Abstract: High-rise buildings have been experiencing a significant boom worldwide over the past two decades. This is true not least for European cities, where church steeples, town hall towers, and chimneys were the main vertical accents in city centers for a long time. This article focuses on the construction of high-rise buildings as a “glocal” phenomenon. The vertical building type has spread around the world, but approaches to it are site-specific and inextricably entangled with local problems, modes of action, and discourses. Construction strategies and discussions about tall buildings are quite diverse even in Europe alone. Presenting case studies of Paris, London, and Vienna, this article looks at three metropolises in which vertical building has caused particular unrest in recent years and reveals enlightening contrasts between them. In exploring the question of how distinctions are made in these cities between desirable and quasi-illegitimate buildings, or “possible” and “impossible” locations, I analyze city-specific patterns relating to vertical construction. Special attention is paid to urban planning—the activities of those actors who are responsible for developing strategies and implementing and concretizing legal regulations. The discussion draws on a larger research project and is based on the grounded theory research perspective. The data pool includes a large number of published and unpublished documents as well as interviews with actors from the fields of urban planning, architecture, and historic preservation. From a theoretical point of view, the article draws on reflections on the “specificity of cities” and “glocalization” in urban research.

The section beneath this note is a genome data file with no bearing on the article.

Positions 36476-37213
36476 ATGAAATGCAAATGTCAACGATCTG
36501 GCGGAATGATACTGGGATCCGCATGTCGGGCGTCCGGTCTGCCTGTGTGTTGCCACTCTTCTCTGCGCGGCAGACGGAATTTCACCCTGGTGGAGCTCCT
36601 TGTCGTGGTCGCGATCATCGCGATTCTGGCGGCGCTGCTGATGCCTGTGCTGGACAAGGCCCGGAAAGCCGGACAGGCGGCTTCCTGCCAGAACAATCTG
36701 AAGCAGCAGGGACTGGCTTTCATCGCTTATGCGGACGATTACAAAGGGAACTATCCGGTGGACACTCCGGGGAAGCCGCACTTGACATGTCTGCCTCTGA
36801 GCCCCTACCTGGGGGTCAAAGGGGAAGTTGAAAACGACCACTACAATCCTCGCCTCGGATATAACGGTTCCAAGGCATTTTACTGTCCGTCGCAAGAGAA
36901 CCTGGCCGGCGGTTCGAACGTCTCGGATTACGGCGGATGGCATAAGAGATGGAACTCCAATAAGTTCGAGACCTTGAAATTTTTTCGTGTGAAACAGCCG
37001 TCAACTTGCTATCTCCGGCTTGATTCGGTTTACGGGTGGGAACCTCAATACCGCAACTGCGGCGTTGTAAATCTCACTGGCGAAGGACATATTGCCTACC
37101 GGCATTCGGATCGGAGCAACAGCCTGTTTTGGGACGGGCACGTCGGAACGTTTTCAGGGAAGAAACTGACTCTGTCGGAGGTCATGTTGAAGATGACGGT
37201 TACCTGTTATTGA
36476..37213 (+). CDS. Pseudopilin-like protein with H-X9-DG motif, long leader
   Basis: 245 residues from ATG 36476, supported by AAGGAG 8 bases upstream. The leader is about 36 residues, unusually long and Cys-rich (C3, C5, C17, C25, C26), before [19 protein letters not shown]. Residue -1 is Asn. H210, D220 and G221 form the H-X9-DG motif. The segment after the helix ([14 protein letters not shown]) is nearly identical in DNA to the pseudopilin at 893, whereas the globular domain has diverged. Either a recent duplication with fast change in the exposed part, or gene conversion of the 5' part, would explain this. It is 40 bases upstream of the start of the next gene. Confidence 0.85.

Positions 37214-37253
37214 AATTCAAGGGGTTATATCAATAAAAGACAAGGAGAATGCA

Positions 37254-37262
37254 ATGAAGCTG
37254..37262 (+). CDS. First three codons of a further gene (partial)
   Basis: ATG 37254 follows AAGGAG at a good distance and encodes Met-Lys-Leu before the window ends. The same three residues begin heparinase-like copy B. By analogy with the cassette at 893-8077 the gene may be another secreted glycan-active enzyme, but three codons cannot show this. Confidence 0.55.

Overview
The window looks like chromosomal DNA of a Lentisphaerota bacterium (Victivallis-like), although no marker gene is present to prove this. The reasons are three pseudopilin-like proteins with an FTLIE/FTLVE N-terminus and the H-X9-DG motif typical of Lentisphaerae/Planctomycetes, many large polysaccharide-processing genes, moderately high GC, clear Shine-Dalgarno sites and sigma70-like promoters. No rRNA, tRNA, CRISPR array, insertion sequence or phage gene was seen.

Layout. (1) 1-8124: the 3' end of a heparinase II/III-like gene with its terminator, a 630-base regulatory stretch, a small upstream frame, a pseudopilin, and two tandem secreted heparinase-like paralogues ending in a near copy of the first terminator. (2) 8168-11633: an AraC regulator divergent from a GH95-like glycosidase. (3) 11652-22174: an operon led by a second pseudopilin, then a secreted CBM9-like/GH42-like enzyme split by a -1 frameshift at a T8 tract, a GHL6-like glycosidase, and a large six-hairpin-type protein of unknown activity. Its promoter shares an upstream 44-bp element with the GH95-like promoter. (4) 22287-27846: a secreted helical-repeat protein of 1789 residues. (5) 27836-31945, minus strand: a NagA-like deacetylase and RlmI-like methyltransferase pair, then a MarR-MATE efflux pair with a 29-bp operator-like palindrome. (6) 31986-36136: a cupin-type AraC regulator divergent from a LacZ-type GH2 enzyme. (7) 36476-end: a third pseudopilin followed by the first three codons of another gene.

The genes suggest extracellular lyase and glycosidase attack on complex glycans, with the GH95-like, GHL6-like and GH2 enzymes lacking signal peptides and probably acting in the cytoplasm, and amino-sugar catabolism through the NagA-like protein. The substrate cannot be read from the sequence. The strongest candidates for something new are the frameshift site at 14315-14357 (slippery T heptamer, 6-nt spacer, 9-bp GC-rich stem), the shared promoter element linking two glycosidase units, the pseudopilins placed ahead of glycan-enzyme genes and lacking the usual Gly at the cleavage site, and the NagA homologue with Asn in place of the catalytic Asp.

Keywords: cityscape; glocalization; high-rise building; sociology of architecture; specificity of cities; urban politics